A good photographer always strives to take better pictures. It helps to be in the right place at the right time, and planning ahead can increase your chances of having your camera ready when the opportunity for the perfect shot occurs. This is especially important in sports photography. A skilled photographer knows that patience and persistence are the keys to capturing great images.
Your digital camera has a number of modes for different lighting situations and styles of photography. These modes can range from fully manual to fully automatic, often with several stops in between for semi-automatic modes. Consult your owner's manual to better understand how different modes affect your images.
Try a Plain Background
Busy backgrounds can distract from the subject of your photo. A plain fabric backdrop is often best for portrait shots so the focus can be on the subject. For candid photography, simply try to choose the plainest scenery you can.
Reduce Red Eye
Nothing screams "amateur" like a photo in which everyone has a bad case of red eye. Some digital cameras now have a built-in red eye reduction filter. You can also help reduce red eye by moving into brighter light and having your subjects avoid looking directly at the lens.
Your aperture controls how wide the shutter on your digital camera opens. A wider shutter lets in more light and a narrower shutter lets in less. The smaller the aperture number, the larger the aperture opening.
Wide apertures decrease the focal plane, or how much of the image is in focus. A blurred background is called "bokeh" -- use bokeh to your advantage to make your subject stand out or to minimize a distracting background.
Shutter speeds control how fast the shutter curtain opens and closes. Fast shutter speeds let in a little light and "freeze" motion. Slow shutter speeds let in more light, but motion becomes blurred. Both effects can be desirable depending on the images you're trying to capture.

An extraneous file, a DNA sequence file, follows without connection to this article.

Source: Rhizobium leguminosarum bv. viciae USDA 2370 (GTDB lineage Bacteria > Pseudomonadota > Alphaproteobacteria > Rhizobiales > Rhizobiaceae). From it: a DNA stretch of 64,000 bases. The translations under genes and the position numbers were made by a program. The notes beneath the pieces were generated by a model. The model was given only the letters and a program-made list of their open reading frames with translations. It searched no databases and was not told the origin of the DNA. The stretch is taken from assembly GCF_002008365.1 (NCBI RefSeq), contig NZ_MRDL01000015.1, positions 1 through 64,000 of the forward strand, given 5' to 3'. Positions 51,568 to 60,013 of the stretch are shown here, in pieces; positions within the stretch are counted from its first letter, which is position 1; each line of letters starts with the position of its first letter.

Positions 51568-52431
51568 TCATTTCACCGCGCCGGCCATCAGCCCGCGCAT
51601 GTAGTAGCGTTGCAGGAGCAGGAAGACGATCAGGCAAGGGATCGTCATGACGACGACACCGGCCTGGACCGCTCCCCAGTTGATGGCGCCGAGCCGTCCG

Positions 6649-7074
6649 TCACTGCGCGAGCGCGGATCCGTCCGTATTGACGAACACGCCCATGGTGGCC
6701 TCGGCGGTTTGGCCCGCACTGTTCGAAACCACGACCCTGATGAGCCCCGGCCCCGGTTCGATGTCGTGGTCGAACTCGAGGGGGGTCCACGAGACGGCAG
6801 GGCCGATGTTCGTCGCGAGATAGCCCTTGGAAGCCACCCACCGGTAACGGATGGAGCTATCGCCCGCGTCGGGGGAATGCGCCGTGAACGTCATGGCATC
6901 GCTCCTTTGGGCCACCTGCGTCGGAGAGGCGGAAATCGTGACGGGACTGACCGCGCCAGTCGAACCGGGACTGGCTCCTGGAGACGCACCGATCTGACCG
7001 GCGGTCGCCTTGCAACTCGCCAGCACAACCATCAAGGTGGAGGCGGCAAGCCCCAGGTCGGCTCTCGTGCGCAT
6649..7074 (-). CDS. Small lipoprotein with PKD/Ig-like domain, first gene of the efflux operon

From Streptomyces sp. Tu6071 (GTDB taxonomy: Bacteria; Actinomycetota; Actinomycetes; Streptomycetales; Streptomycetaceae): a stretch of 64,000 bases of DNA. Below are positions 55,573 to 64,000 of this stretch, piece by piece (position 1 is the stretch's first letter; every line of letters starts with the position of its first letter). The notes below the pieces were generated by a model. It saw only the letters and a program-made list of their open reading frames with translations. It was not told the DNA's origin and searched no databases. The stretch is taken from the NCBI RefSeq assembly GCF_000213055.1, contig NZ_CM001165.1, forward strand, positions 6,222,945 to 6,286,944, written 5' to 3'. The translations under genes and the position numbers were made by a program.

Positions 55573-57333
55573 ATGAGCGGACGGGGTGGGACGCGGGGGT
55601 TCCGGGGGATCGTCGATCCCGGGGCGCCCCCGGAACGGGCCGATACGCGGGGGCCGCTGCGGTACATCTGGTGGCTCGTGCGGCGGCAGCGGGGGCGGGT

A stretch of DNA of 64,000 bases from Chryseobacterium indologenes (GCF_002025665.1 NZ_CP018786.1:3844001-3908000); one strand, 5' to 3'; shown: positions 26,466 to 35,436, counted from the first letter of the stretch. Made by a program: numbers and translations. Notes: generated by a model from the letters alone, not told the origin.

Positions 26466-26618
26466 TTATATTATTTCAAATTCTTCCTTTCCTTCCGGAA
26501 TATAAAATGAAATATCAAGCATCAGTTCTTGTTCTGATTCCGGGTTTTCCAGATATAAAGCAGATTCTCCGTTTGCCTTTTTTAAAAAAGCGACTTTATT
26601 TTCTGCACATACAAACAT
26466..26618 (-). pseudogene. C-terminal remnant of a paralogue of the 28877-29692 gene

Your digital camera has a sensitive chip in the place of a piece of film. The ISO setting changes that chip's sensitivity to light. High ISOs are more sensitive to light and low ISOs are less sensitive.
Use a high ISO when a combination of aperture and shutter speed is not letting in enough light.
Add Some Flash
Most digital cameras have some form of pop-up flash. This can be used to fill in dark areas of a photograph or as the only light source. If you are using a separate flash unit, try aiming it away from your subject to a nearby wall or surface to avoid harsh shadows.
Avoid the Center
It's natural to center your photo subject in the middle of the viewfinder, but you'll often get better results by placing the subject slightly to one side. Try various angles to make sure you get at least a few great shots.
Get Down on Their Level
When photographing animals and children, don't stand and point the camera downward. To take better pictures, kneel or squat down and get eye level with your subject.
Don't be afraid of the tripod. This useful tool helps you to keep the camera level and steady during long exposures in low light and helps minimize blurring from camera shake.
Get Closer to Take Better Pictures
In many cases, a photo can be improved if you simply move closer to the subject to capture more detail. Using your camera's macro mode is a great way to capture close-ups of flowers and other images in nature.